The Sabbatical Experiment Completed

  Sunset at Holly Point, North Carolina

Sunset at Holly Point, North Carolina

The Sabbatical Experiment Completed

In February of 2017, my husband and I quit our jobs, sold our home of 35 years, and headed out on a trip that was to last a full year. It sounded marvelous. So many years of balancing two careers, raising a family, tending to aging parents, and active roles in community service left us feeling a bit empty. This break was all about recharging our batteries and re-discovering our mission for the next chapter of our life. Now, at the end of our sabbatical year maybe it's time to consider what we learned. 

There are so many things that changed us during this year of fallow. On the more esoteric side, we learned the road less traveled is the road to take. Because we know time is limited, we enjoyed the serendipity of this year taking the opportunity to experience the ever-evolving adventure. 

I can say in all truthfulness that the sabbatical was different than we planned or expected. Part of that is due to the interruption of real-life. A move from an apartment to a shared house and completing those renovations meant we had to stay closer to home than expected. 

So, instead of heading West to see the National Parks there, we adapted our travel plans to explore the East Coast. We ventured out for three major trips lasting three to five weeks each, and we made dozens of shorter, more local trips to fill in the gaps. Along the way, these two "city-kids" fell in love with camping, hiking, and kayaking while enjoying serendipitous adventures from Key West to Maine.

We expected to spend a lot of time with other RVers seeing new places. Instead, our travels took us back to our childhood hometown where we caught up with old friends, walked the streets of the old downtown, and wistfully accepted the changes time had wrought. 

We expected to spend a lot of time at the beach, our favorite destination but marveled at countless sunrises and sunsets at lakes, rivers, and bays. There are coastlines at the edge of every body of water and the same sun and moon preside over them all. We found a new love for woodlands and mountain forests. Natural beauty can be found everywhere so why limit ourselves to one genre?

We expected to visit big destinations but developed an appreciation for authentic small towns set away from the tourist areas. Visiting local hardware stores, mom and pop restaurants, and enjoying quaint downtowns helped us to understand that people are pretty much the same everywhere. 

We expected to keep trips short because of the confined space of our tiny RV, but found five weeks on the road was quite comfortable in just 200 square feet. Our need for material goods and the space to house them was overrated. A simpler life is lighter and less confining.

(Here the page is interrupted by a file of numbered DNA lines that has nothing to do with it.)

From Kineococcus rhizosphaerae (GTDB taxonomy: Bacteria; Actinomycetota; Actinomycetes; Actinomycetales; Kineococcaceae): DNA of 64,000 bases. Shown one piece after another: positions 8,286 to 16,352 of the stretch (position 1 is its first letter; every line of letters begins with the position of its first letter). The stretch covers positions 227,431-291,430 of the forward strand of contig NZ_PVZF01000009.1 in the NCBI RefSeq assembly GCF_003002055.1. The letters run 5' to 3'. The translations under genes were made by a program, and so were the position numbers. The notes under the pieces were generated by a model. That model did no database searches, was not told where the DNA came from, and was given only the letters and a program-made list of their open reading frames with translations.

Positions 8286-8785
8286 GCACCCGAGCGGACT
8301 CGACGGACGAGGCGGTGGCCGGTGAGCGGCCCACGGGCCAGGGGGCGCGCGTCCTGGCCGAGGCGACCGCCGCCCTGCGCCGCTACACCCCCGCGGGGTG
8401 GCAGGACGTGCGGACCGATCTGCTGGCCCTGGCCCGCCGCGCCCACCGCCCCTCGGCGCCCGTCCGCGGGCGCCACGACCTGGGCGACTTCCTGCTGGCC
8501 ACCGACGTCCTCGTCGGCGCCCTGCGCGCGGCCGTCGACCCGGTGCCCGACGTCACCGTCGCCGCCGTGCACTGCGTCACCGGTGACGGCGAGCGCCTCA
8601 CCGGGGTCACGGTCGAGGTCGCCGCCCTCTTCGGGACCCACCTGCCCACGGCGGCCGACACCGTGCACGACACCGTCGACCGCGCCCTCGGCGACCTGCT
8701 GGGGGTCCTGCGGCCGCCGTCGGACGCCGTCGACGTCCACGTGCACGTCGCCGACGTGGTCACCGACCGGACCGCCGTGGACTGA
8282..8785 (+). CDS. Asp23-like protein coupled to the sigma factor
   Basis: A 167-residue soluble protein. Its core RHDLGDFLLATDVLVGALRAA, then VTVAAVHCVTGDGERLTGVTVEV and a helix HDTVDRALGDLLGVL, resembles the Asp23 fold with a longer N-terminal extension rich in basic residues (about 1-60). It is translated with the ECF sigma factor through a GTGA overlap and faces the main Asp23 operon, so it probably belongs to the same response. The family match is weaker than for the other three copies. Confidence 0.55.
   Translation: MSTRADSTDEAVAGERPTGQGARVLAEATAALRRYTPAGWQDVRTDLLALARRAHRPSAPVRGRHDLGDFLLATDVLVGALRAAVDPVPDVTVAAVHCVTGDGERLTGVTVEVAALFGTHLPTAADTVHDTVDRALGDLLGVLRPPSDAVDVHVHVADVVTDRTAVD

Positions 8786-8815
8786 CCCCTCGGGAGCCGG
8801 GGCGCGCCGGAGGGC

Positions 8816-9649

Looking back, what we expected might not have been as enjoyable as what we actually experienced. Adapting to change and embracing serendipity is often a good thing. We had spent many years carefully planning our day-to-day activities. We scheduled our calendar with the expectation of multi-tasking every sector, 'To fill every minute with sixty seconds of distance run' as Rudyard Kipling said in his poem, "If". Serendipity is the enemy of planning but is the harbor for a curious mind. A curious mind makes adapting to change more of an adventure than a crisis and that attitude benefits every part of our lives. 

I suppose the most prominent realization we had during this sabbatical, was that accomplishing work is not the same as accomplishing life. Although we may gain skills and accolades from our work, those become outdated and forgotten. It is the development as a person that matters in the long run and we have a limited life to accomplish that development. 

We have enjoyed our careers, and this time off helped us put our work into perspective. Looking back over all the jobs we have had, we discussed the personal and professional developments we experienced from each. We also gave consideration to the things we enjoyed about each job and talked about how those activities, people, and places shaped us. And, perhaps, that is a key to loving your work. When the way your work shapes you as a person matches up with the person you hope to eventually be, your work can be a source of joy. Conversely, if our work does not develop us in some meaningful way, then it leaves us feeling unbalanced. We will tend to be continually seeking something more, looking for work that draws out our best and challenges us to develop as a person. 

I used to think that dedication to my work and doing my best would provide growth through the experience - even if I didn't like the job. Now I am not so sure. When there is no joy in our work both we and the work suffer. We are focused on just getting the job done. Our task is more about building efficiency into the work rather building ourselves or improving the work. We miss the potential that arises from personal engagement in our work. But, when we enjoy the work, fully engaging in the activity, embracing the issues to be solved, we bring more than just our capacity to get the job done. We bring our unrealized potential to the work, developing new ways to improve ourselves and our work.  

Our sabbatical experiment harbored change as a development tool and it has expanded our capacity to do and be more than we have already done and been. From here, we will look for a new challenge - A project or career that requires us to bring our unrealized potential to the table. And we know what we have learned during this sabbatical year prepares us for the inevitable changes ahead.